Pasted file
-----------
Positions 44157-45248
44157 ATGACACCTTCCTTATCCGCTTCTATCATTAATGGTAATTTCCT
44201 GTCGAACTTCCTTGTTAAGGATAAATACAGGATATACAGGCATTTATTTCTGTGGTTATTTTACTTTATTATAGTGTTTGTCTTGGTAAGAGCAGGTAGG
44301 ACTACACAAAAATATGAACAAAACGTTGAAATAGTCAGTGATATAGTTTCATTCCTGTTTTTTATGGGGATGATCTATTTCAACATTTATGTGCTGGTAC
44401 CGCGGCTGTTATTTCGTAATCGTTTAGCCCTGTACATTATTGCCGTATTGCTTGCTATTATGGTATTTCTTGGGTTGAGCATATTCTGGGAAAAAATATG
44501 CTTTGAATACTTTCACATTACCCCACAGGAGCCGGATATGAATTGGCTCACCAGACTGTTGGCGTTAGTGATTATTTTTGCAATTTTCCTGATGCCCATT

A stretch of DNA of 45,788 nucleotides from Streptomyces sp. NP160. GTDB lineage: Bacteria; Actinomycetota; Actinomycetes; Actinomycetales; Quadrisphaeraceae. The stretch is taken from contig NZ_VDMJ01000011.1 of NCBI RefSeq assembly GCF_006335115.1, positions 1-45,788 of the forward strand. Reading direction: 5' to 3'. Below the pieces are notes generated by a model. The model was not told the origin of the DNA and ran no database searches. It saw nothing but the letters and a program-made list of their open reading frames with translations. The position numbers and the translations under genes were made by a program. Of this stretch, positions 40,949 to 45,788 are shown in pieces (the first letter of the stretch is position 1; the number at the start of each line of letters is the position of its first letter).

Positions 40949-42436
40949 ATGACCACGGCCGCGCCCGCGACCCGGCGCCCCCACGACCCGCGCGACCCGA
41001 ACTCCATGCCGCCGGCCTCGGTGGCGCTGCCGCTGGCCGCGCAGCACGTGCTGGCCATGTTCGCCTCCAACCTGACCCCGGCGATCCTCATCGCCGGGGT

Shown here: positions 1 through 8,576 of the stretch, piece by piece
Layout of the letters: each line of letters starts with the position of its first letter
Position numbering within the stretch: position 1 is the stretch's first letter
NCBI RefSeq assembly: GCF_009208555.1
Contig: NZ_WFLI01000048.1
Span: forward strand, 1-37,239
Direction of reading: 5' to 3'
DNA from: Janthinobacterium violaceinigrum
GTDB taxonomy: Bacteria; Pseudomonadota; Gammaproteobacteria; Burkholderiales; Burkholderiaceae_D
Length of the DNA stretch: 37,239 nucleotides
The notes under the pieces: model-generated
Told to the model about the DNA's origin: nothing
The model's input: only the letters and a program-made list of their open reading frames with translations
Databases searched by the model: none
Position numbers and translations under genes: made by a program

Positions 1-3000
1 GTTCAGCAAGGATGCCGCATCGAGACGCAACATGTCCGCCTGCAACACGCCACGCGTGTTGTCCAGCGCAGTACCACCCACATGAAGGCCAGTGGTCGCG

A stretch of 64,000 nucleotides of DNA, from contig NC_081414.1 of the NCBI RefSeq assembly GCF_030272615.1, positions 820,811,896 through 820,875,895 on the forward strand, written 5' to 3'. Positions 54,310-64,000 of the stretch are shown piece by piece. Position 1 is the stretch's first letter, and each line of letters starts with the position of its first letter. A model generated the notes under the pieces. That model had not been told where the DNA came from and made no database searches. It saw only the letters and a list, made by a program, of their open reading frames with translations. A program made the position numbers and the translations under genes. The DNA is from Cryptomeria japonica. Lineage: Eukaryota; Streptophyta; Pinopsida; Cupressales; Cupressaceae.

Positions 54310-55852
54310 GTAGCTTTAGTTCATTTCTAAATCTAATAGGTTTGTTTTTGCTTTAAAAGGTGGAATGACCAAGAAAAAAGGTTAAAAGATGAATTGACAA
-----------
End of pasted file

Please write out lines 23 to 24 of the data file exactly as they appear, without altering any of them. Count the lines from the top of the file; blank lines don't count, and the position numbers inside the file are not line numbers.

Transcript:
The model's input: only the letters and a program-made list of their open reading frames with translations
Databases searched by the model: none